THE GOVERNMENT HAS been accused of targeting low-income families with “stealth cuts” after announcing a €250 hike in college fees and a reduction in the income threshold for those eligible for maintenance grants.
The Union of Students in Ireland (USI) says students and low-income families have been “pushed off a cliff” by the measures, which will see the qualifying income threshold for the maintenance grant raised by 3 per cent.
Approximately 8 per cent of the total estimated 80,000 grant recipients will be affected by the measure, the USI says, with some students receiving a reduced grant and others not qualifying for a grant at all. It estimates that 6,500 students stand to lose up to €750 in maintenance assistance over the course of the academic year.
However, the union welcomed the maintenance of general grant rates at their current level, noting that the cost of living is increasing for students.
“While the Minister warned that this increase would come, it remains a bitter blow to families who are struggling to get their children through college. Labour’s betrayal of students on this front is disgraceful. By 2015, Ruairi Quinn will have increased fees by more than any Minister for Education since they were abolished by his Labour colleague, Niamh Bhreathnach,” said USI President John Logue.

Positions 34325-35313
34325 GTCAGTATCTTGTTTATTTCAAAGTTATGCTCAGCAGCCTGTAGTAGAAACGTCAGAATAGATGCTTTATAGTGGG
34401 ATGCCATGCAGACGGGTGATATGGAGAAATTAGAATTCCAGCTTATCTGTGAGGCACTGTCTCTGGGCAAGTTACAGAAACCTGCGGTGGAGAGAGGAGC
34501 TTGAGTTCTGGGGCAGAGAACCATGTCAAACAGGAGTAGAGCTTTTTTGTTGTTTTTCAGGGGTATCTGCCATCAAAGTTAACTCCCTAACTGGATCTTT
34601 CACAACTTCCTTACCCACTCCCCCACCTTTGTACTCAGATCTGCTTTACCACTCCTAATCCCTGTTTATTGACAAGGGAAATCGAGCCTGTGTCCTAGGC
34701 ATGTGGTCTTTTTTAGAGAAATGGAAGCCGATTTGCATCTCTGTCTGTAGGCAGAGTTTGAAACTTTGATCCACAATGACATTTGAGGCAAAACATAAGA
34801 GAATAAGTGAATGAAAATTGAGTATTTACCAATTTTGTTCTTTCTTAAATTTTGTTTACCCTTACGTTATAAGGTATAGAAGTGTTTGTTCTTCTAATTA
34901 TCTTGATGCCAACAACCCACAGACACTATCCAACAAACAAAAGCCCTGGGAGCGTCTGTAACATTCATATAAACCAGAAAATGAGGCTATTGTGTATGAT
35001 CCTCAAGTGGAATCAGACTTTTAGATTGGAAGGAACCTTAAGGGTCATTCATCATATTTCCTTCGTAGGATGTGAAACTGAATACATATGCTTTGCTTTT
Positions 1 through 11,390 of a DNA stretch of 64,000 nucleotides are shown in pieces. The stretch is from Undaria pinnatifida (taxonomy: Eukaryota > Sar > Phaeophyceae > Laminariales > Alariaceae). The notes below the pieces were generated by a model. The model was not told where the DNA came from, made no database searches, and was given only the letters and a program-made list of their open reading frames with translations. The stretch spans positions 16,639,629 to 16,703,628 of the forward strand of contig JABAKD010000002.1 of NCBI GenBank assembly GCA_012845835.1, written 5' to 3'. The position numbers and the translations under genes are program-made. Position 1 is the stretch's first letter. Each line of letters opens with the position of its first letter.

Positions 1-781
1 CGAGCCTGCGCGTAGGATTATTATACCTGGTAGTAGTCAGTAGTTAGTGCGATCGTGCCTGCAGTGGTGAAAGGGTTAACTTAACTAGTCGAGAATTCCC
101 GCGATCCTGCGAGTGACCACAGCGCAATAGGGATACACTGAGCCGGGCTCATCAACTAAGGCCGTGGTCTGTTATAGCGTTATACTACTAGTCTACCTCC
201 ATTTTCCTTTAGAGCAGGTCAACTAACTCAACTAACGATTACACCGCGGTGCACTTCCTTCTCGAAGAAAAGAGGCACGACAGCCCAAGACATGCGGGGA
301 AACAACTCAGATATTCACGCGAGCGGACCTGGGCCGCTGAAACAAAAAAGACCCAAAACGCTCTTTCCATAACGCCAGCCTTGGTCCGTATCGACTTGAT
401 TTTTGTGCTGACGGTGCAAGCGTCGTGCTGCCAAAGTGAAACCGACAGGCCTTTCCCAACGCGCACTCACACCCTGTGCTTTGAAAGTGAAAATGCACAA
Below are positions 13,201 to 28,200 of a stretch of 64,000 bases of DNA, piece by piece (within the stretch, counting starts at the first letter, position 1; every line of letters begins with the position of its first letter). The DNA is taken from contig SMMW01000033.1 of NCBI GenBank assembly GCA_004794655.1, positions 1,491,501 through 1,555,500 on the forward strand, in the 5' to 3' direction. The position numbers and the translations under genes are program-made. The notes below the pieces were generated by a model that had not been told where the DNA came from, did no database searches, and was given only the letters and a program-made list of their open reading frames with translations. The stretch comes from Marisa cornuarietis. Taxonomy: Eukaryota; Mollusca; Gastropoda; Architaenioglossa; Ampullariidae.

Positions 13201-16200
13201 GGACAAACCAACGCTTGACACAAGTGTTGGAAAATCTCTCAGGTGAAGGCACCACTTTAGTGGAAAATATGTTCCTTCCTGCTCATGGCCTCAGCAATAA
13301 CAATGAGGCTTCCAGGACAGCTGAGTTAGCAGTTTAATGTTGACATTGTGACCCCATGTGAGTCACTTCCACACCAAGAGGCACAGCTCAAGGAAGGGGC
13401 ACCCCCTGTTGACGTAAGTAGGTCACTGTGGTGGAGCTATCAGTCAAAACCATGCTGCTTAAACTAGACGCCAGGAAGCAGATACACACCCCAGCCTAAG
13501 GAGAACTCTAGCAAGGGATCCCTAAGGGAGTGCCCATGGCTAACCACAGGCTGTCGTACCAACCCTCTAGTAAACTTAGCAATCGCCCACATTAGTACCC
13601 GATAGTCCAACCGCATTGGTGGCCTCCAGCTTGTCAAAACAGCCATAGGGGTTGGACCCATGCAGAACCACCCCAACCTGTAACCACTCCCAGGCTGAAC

The Budget has also hit people brave enough to return to education. By discontinuing the €300 Cost of Education Allowance, the Government has eliminated assistance that helped students to pay for books and administrative costs. With its removal, the Minister has removed crucial financial assistance for people seeking to learn new skills so that they might gain employment.
“We are calling on students and their parents to contact their local TD immediately and tell them what these cuts mean to them. USI will now escalate its campaign to reverse these harsh and regressive measures,” Logue said.
The Student Contribution Charge will increase by €250 next year, resulting in families paying €2,500 per child in the 2013/2014 academic year. The charge is due to increase by €250 every subsequent year until 2015, when it will be €3,000.
The Cost of Education Allowance, a €300 payment received by students returning to education at the beginning of each academic year, is to be discontinued. Payments from the Back to Education Allowance will now be equalised with that payable on the qualifying social protection payment.
Funding for the Student Assistance Fund – which provides emergency assistance to students who need money for books, travel, childcare and general subsistence - has not been cut.
Meanwhile, 2,500 new places have been created on the JobBridge scheme to assist in graduate employment.